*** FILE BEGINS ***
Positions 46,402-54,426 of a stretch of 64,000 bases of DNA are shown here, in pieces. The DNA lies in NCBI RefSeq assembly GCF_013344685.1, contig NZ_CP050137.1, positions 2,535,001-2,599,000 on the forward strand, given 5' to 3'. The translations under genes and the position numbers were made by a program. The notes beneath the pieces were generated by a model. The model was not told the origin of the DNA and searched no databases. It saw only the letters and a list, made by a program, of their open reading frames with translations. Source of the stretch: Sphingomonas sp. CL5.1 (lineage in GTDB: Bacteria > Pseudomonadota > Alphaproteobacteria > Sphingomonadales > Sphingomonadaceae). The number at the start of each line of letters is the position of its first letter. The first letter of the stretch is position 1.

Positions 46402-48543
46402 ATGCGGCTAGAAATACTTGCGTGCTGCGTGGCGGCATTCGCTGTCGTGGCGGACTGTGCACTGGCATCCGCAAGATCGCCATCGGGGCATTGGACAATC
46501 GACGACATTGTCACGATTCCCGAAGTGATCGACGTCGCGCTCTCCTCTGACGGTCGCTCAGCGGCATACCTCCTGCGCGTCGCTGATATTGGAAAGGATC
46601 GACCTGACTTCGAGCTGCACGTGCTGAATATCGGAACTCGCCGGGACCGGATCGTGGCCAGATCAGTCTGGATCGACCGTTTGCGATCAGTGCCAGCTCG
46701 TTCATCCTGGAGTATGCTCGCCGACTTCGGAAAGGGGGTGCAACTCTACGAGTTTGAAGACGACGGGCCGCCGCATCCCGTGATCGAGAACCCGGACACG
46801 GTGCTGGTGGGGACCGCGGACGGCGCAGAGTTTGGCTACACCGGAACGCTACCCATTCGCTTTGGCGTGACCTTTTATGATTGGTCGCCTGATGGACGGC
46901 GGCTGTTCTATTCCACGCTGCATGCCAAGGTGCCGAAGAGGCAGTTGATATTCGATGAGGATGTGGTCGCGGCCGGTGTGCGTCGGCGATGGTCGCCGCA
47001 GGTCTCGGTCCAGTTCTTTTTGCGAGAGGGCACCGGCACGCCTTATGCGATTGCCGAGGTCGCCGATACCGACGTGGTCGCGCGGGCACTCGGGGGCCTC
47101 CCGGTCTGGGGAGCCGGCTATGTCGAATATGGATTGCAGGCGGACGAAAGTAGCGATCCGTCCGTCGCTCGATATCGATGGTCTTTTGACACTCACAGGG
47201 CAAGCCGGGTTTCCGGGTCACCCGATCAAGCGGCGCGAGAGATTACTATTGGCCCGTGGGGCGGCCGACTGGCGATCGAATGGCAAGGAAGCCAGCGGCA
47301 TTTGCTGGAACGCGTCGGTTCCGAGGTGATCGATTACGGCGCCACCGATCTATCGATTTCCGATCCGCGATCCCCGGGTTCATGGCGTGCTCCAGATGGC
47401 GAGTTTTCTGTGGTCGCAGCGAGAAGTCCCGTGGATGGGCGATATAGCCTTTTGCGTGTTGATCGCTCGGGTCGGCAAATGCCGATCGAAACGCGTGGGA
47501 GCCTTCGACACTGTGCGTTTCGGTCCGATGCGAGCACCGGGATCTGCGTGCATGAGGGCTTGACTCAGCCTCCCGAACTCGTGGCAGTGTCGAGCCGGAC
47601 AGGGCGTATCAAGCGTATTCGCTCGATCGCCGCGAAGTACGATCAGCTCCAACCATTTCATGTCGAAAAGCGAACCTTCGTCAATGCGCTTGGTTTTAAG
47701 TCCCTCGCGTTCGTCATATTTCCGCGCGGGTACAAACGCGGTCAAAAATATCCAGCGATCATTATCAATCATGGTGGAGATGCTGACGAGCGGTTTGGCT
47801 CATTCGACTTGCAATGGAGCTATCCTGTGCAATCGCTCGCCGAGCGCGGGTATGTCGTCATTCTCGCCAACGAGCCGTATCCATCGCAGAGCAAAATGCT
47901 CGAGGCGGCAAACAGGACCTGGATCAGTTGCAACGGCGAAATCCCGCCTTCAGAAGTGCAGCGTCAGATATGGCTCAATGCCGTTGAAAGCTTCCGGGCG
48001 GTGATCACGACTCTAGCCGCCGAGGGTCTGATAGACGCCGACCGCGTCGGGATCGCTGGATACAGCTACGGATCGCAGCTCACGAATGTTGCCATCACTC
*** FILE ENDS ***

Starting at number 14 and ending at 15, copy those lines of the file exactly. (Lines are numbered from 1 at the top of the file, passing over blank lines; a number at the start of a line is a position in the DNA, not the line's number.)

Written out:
47501 GCCTTCGACACTGTGCGTTTCGGTCCGATGCGAGCACCGGGATCTGCGTGCATGAGGGCTTGACTCAGCCTCCCGAACTCGTGGCAGTGTCGAGCCGGAC
47601 AGGGCGTATCAAGCGTATTCGCTCGATCGCCGCGAAGTACGATCAGCTCCAACCATTTCATGTCGAAAAGCGAACCTTCGTCAATGCGCTTGGTTTTAAG